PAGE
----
So you know there will be places where the wire will show a little but you barely notice if you buy the wire to match the color of the wood. Also some systems come with pre-wired speakers like mine did, there is no problem with cutting the wire and splicing in a section of the wire you bought. It WILL NOT affect the sound quality at all just make sure you find a good spot to do it because it makes the wire wider and it will be easier if you can hide the wire behind like a stand or bed or even at the top of the door where very few people will see.

Now the fun part. To start you can start at either the receiver, or start from the speaker. Bring the wire down to the trim area from where you chose to put it. My wires went behind my dresser where i put one of them and the other went behind my night stand where i put the other one and the front channels all sat on my desk so the wires went behind the desk and my subwoofer's wire went behind the filing cabinet it was on.

After you have done that line the wire up with the crack in between the wall and the trim, or base board and use either the CD, ruler or jig to push it in. If it won't fit and you arent afraid of seeing the wire just use a little scotch tape on the wire until you can find a section it will fit in. If you don't want to see the wire you can use a metal ruler and GENTLY stick it into the crack between the wall and trim and GENTLY pry the trim until the area is wide enough. Keep doing this all the way to the receiver or a doorway.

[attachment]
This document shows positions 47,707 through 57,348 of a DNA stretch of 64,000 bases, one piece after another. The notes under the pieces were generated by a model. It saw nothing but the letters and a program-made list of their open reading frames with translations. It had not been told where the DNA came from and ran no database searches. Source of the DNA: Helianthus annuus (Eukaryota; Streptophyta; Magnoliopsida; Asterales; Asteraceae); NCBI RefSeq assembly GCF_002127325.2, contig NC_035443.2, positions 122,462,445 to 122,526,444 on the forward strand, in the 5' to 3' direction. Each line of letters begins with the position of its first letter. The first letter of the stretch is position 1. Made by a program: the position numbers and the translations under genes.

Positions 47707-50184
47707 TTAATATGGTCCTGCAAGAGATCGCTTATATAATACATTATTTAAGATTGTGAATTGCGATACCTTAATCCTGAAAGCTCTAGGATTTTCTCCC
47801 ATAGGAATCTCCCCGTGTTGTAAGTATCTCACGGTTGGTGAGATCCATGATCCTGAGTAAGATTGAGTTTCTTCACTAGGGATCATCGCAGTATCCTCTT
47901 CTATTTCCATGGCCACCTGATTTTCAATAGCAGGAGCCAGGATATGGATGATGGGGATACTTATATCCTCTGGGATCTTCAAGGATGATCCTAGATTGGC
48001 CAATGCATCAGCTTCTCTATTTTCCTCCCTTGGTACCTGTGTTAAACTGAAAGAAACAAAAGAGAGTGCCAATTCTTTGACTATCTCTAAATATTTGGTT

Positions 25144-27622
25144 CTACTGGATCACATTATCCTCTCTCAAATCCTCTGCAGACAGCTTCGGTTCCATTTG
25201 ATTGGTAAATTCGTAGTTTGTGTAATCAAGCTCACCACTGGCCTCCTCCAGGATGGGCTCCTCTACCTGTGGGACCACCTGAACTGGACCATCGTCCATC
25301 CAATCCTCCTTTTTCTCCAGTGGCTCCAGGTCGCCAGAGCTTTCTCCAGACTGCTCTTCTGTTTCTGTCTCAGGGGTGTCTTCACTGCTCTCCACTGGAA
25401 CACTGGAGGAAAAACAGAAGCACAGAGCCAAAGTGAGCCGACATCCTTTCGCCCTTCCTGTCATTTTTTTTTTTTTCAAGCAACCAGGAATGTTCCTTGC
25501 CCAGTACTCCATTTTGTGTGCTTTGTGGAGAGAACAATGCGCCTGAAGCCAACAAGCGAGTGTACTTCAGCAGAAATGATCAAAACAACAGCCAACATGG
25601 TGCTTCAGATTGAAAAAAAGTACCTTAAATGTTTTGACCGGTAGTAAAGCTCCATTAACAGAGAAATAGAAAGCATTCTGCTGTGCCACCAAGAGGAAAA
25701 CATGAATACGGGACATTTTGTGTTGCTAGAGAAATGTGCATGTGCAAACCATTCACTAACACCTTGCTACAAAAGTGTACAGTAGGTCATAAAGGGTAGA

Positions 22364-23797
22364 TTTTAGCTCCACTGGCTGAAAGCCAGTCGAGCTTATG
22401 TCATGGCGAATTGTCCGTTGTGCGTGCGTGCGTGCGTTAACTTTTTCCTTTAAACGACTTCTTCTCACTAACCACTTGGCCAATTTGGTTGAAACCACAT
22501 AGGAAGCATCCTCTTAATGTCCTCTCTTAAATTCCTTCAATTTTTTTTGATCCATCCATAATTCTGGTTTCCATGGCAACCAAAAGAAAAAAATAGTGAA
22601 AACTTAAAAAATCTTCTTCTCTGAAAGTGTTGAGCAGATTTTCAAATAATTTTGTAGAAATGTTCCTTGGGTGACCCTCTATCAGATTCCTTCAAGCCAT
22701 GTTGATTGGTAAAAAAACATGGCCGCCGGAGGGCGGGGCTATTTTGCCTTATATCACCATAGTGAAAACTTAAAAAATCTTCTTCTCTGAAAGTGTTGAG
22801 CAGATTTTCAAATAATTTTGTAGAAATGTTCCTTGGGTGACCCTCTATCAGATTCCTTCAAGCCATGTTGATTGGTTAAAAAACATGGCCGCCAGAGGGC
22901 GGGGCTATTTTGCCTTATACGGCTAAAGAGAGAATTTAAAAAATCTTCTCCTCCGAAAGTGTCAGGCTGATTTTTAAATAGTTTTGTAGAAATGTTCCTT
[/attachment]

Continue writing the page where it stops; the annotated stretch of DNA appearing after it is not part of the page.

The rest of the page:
Doorways aren't too difficult but are a little trickier than the regular trim. First, the corner going from the floor trim to the door trim. You can either leave a little cross section of wire like in my picture or you can stick it in like the rest of the trim. Just keep going around the door. When you get to the top of the door, there are two options. You can get a stool and stick the wire in at the top like everything else, or the easier option is just lightly tape it up top like in my picture. This is possible because how many people can see the top of the door frame and how many people and inspecting the top of the frame???

When you get to the receiver with all of your speaker wire (you can put two wires in one trim board) hook every thing up and get ready for some music or movie viewing in surround sound without all the wall surgery or nasty looking wires running haphazardly over your floor.

See my next steps if you want to mount speakers to the wall or make the wire placing jig.

Step 3: The Jig

Picture of The Jig
The Jig is a simple little piece of thin metal with a small curve at the top for fitting in tight space or a handle. My jig I found pre-made in my basement but you can make one just like it by bending a thin piece of tin or steel

Step 4: Mounting Speakers to the wall

Picture of Mounting Speakers to the wall
Mounting the speakers are not too hard if you know what you are doing. You will need a Awl, Sheetrock mounter plastic things, a screw and a screw driver or drill. What you need to do is pick the area where you would like it to go. First you need to drill or poke a hole for the speaker wires to go. It might take a while to line up the place you want to drill with the hole for the cords or you can leave a little of the cord sticking out